Missed trains and traffic jams, like clouds, have silver linings. I’ll long remember the ABBA concert and a lovely dinner in Paddington with my brother, his wife, and an old friend. But I won’t be forgetting conversation with Khadija anytime soon either: ‘you know what’s really great about my job? You get to see, every day, that the world is FULL of really beautiful people.’

THANK YOU FOR THE MUSIC of your joy, Khadija!

archive – a list of all earlier posts

Not like a songbird

Photo at Pexels

The heart is not like a songbird
singing only one note at a time

Rosemerry Wahtola Trommer
excerpt from
For When People Ask
(link to poem)

The signs of Spring are all around us and we can’t stop our spirits rising to sunlight, crocuses, cherry blossoms, blue skies and daffodils – even while torn, conflicted, shattered, and full of admiration, too, for Yaroslava, the young Ukranian woman who wrote:

the birds were singing. I felt relieved. Dreamt about how I would be traveling around the world with my peace mission …

Rosemerry’s poetic touching upon the meaning of paradox is a gift that I shall return to often – a psalm of life, a profound reflection, something I know I will share with fellow wondering, wandering pilgrims for years to come, a great grace that has steadied my faltering.

I am astonished by, and profoundly grateful for the two wonderful women cited here – each bearing the weight of unimaginable pain. Each insistently singing more than one note at a time – and effectively inviting me (and all of us) to cry and laugh and love and dream and pray and sing along …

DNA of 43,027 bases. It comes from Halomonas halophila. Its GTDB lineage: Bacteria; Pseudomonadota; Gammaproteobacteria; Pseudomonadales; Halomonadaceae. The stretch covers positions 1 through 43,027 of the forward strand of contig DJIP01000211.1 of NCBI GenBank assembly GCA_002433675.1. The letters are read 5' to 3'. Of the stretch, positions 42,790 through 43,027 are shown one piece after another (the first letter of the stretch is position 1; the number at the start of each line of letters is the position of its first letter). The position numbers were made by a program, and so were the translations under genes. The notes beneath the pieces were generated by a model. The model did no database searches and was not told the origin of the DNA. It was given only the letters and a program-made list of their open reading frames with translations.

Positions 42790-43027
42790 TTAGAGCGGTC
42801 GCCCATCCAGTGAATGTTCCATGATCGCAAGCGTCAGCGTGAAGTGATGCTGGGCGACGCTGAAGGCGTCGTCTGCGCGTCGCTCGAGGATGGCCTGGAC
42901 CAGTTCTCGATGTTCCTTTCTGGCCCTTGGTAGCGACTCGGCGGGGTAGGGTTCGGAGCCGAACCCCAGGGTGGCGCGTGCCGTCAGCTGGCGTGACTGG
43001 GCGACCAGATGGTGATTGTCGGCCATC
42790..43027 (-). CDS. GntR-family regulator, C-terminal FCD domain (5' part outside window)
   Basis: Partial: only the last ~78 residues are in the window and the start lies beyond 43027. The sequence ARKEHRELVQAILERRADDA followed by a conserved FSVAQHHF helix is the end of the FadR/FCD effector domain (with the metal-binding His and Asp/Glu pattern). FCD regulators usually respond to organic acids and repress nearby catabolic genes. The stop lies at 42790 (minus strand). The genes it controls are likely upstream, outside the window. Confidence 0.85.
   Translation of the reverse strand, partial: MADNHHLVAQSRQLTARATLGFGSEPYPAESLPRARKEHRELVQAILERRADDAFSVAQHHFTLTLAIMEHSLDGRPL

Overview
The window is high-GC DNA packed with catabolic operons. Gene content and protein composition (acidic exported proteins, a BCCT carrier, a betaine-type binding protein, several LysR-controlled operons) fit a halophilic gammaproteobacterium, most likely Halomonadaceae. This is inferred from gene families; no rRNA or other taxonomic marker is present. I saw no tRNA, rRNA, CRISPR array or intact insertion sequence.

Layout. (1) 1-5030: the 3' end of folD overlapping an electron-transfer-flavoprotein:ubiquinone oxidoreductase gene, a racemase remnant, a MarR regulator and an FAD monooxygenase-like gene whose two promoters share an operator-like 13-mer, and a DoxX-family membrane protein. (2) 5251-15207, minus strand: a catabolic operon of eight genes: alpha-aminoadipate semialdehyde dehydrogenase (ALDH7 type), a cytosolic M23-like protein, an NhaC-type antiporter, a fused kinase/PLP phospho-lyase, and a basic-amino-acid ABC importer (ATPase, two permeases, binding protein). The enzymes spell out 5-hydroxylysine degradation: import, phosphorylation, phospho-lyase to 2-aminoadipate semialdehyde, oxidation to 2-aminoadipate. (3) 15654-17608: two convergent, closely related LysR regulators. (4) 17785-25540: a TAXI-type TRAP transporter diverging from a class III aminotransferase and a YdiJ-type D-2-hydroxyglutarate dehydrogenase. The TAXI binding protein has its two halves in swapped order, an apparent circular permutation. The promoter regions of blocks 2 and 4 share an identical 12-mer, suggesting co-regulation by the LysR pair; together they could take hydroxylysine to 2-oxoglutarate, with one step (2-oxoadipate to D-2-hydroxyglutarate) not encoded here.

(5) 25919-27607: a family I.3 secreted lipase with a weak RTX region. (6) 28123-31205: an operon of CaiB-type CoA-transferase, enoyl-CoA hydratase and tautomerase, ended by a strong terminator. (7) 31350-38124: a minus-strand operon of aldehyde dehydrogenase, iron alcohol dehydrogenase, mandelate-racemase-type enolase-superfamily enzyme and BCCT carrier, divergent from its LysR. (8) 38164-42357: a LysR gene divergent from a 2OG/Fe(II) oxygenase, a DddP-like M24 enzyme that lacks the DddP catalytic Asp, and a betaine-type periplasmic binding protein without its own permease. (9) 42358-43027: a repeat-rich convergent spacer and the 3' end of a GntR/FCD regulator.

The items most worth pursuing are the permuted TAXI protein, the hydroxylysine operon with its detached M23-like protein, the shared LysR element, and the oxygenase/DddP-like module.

more @gardenstudiogram

Sometimes I’m surprised by the most vivid memories of people, places, thoughts and treasures – and I’m so thankful for the wonders of the reflective human brain, albeit that as a young schoolboy I was convinced that mine was duller than everyone else’s!

These images, captured in Edinburgh a year ago, make me glad to be alive – and hugely looking forward to my forthcoming return there. I am one of life’s ‘returners.’ I love to retrace my steps in the times and spaces that have brought the joy in the centre of me most fully to life – even whilst occupied, too, with the new.

I am so lost for words when I think of Ukraine today that I hardly dare speak of it at all. But being ‘lost’ is no excuse for forgetting – and I am in awe of the courage, hope and kindness that we’ve seen coming to the fore in many a news bulletin – in the face of truly unspeakable events.

Perhaps we all love to retrace at least some of our steps? Perhaps our human ability to ‘relive’ joy is one of our chief sources of fuel for life – and even for facing up to the reality of (our own) death; for courage in times of darkness, for compassion when we hear another’s crying, for hope when everything we hold dear appears threatened?


Sources of joy

Keeping a small personal record of experiences, people, places and things that bring me joy is one of the chief reasons for the existence of this blog. In 2021 the magical city of Edinburgh has been a source of almost unquantifiable delight. It’s a place where it is – quite simply (and yet, of course, profoundly) great to be alive …

Running The Red Line

Running The Red Line.jpg

What an enormous privilege it was to be invited to capture some images of a vibrant and wonderfully ‘alive’ book launch for Julie Carter’s Running The Red Line on 21 April at The Skiddaw Hotel, Keswick. There’s nothing quite so wonderful as a room full of inspiring and inspired, encouraged and encouraging, charismatic and articulate friends – gathering to celebrate something profoundly rich – and thereby ‘write in light’, creating living poetry in the electrified air.

Broadband users, please click on the image above for a photobook (pdf) which will download in around 30 seconds.  Best viewed full screen.